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Known as the larger island of the four in the Balearic’s and also a popular spot for young tourists looking to party, Mallorca is an idyllic destination with sunny beaches and boat parties, but it’s not all just fun and sun. Here’s a more comprehensive guide that will hopefully dispel some myths that it’s all just for the youth.
A few things about Mallorca
- Mallorca is the largest island in Spain, located in the Balearic sea. Its neighbours are the famous Ibiza, Menorca, its smaller cousin and the lesser known Formentera.
- The capital city is Palma de Mallorca and was founded as a camp for Romans’ upon a Talaiotic settlement.
- The population of the island is over 850,000 and half of that figure live within the capital Palma.
- The local language is mainly Catalan although a lot do speak Spanish and with the constant influx of tourists they are very accommodating with their ability to converse in English as well.
- The island has played host to many a famous person like Rafael Nadal who was born there, Michael Douglas and Catherine Zeta Jones who lived there. Other notable people that have called this island home are English novelist Jeffrey Archer, Miquel Barcelo a contemporary painter who fashioned sculptures for the Palma Cathedral and Jean Emile Oosterlynck, famous Flemish painter who lived and died on the island.
- The name was originally from the Classic Latin insula maior which means ‘Larger Island’ this was then contemporised to become Maiorca ‘The Larger One’.
- The city has been passed from hand to hand by other countries and was a stronghold for Italian fascists up until 1950. Around this time a change came and the advent of mass tourism became the main source of income for the island, this attracted workers from mainland Spain.
- Speed limits are in km/h and road signs are generally in Spanish. The limits range from 50km/h in urban areas up to 120km/h on the freeways.
- It is a must to have your driving license and also an IDP(International Drivers Permit) anytime you are operating a vehicle on the island.
- Minimum age to drive a car is 18. Additional fees apply for under 25s when renting a car.
- Child safety seats must be used for children under 135cm in height or if they are under 12 years of age.
- The currency in Mallorca is the euro.
Airports in Mallorca
There is only one airport on the island and its name is Palma de Mallorca Airport(PMI), its located around 8.5 km’s from the capital, Palma. In 2018 the airport had over 29 million passengers pass through its gates and when compared with the under one million people living on the island it’s clear to see that tourism is a major part of the economy. You can fly from and to 50 domestic routes. There are flights for around 390 destinations internationally. Even though it is an island airport its deceptively large with the following available, 3 VIP lounges, 38 restaurants and cafeterias, 9,521 parking spaces, 192 check-in counters and 83 boarding gates, it seems enough to satisfy any traveller from everywhere.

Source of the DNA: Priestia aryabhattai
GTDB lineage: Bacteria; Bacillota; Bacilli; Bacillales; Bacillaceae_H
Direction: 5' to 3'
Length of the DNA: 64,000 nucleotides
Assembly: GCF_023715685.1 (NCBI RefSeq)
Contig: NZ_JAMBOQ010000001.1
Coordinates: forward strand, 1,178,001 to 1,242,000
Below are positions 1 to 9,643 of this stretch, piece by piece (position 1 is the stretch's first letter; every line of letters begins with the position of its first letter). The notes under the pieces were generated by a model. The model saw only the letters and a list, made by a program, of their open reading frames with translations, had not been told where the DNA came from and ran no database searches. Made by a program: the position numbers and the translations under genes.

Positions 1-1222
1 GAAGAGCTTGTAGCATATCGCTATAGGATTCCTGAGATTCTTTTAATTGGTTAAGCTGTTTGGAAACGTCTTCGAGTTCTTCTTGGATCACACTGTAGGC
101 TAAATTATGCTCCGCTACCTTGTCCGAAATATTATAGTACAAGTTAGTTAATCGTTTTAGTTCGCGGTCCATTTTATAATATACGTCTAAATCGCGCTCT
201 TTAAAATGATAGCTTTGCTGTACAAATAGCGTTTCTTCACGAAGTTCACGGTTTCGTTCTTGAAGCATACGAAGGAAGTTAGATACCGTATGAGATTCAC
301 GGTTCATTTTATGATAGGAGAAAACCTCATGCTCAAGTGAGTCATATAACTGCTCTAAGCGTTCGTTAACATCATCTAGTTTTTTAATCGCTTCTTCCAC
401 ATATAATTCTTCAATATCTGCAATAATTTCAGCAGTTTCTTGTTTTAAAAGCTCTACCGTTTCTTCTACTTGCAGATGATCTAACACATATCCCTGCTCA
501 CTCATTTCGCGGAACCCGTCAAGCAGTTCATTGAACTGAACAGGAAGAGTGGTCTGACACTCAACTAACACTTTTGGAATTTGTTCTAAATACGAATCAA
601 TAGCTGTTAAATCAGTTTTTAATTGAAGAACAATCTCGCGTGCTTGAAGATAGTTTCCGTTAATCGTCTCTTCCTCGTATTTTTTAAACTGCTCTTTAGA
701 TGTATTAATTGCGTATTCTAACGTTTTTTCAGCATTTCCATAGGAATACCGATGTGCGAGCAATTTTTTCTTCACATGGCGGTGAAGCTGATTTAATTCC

Hiring a car in Palma De Mallorca Airport
With such a lavish area for an island airport you will not be surprised that car hire is a plenty. All the large names in car hire are there with physical desks, those being, Hertz, Avis, Enterprise, Europcar, Goldcar, Sixt and Interent. When it comes to a more local brand there are companies that have pickup points at the airport but no physical desks, those being Centauro, Record go and OK rent a car.
Brief History of the Airport
Palma de Mallorca Airport has another name as well Son Sant Joan Airport. Built in the 1920s to serve as a postal stop for the other Balearic islands the airport has a rich history with its grounds being used as a military base from 1938. After the war the airport was expanded to allow for more airlines to arrive there which then led to the construction of a second terminal. The second terminal was opened in 1960 for domestic and international civilian travel. The airport reached a million passengers flying through it by early 1960 which was cause for more improvement taking it closer into the constructed island, four terminal, behemoth that it is today.
History of Mallorca
Habitation of this island dates back as far as the prehistoric settlements with the earliest signs of inhabitants being around 6000 – 4000 BC. Traces from the Neolithic period have been discovered that steer toward the ancient settlements of the Talaiots or Talayots. They were here during the Bronze age and raised structures that included burial chambers and defensive towers, it is said that the original inhabitants were a protection focussed race which is why they built so many of their towers or Talayots.